adjusted for the 2,000 m plus natural gas drillers if you believe the rules
will be enacted as proposed.  But I do think the government is more
interested in the oil sands changes and there is a good chance they will not
kill natural gas exploration.




We have had very good success in Alberta drilling for
tight gas even with today’s prices.  With the royalty changes we
would spend a fraction of the $ we spent in the past even at $8.00 gas.
We would concentrate on our BC plays.  The problem is the cost and risks
of drilling deeper wells.  Even @ $8.00 the math does not work when you
take 50% of the revenue and it cost $2.5 million + to drill, complete and tie-in.
That is why I think these proposals will change, maybe not in the next few weeks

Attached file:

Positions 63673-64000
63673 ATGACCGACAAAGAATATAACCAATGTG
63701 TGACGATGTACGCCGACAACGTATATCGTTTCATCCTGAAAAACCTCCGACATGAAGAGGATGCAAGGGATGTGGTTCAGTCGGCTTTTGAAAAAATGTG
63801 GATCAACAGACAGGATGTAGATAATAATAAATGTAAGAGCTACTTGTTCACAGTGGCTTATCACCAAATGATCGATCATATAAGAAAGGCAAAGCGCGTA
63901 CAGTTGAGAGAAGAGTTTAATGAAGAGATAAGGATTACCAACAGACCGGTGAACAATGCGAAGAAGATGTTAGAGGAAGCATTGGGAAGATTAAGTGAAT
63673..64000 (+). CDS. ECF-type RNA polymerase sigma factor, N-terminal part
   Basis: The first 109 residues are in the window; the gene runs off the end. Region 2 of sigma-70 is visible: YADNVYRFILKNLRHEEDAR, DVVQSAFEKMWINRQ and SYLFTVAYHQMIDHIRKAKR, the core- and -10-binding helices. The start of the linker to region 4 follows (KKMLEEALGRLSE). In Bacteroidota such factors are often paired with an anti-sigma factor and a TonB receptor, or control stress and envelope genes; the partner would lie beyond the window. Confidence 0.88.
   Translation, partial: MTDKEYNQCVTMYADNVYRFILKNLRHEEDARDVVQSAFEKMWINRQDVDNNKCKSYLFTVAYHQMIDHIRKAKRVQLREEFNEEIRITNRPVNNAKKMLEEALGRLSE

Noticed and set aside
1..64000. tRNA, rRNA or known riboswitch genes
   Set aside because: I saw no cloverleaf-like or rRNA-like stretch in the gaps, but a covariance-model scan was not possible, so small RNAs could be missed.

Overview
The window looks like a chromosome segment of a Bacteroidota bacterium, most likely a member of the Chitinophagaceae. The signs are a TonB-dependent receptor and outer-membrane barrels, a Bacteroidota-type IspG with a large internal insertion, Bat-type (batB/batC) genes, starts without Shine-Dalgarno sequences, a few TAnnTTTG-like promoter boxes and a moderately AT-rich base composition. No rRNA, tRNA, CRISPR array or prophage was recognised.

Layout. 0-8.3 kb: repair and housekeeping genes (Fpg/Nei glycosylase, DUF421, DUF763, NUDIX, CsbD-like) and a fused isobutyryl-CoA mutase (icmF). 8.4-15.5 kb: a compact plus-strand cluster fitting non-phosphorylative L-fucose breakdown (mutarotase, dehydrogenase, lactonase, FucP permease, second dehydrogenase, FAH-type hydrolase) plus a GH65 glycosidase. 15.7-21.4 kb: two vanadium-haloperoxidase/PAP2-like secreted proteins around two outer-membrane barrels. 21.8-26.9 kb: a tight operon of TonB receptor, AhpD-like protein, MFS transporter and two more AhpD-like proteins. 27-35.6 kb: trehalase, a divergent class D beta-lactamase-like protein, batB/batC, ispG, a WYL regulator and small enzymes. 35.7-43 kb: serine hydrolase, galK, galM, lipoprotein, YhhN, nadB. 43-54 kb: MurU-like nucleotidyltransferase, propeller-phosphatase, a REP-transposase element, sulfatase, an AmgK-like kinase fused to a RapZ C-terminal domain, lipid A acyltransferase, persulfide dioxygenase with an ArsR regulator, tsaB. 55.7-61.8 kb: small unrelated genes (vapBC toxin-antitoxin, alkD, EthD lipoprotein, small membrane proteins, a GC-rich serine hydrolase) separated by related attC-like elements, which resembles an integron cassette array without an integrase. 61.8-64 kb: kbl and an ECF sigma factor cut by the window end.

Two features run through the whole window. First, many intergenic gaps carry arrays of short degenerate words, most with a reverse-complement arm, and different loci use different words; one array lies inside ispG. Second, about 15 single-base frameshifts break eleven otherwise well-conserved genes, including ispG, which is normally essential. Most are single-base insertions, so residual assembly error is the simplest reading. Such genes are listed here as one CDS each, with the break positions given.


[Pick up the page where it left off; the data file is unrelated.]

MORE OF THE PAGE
but at least in the next few years, it’s just a math thing.





A M

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As a Canadian, I appreciated this article and your
comments.  Think its important to differentiate individual shareholders
from "institutional shareholders" or "investors" as they are called.  Too
many CEOs of International Oil Giants and Institional Investment Houses at the
Alberta Oil trough.

 

Imagine the standard of living in Canada had the
Canadian people had proper government representation protecting their
interests instead of giving our resources away to foreigners.

 

It isn't like these "investors" are going to go
away.  The US wants Canada's Oil.  The bigger questions for our
Provincial and Federal Canadian governments is; how best do we serve Canadians
and their oil resource for their needs as well as provide a resource for export
to the rest of the world.

 

Regards,

 

H W
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The reason the Abu Dhabi bot the trust was
there is a rush for all Arab cos to get rid of US $ & acquire assetts which
wont depreciate!!!
!!


H R
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Appreciated your report.  Of course there are conflicting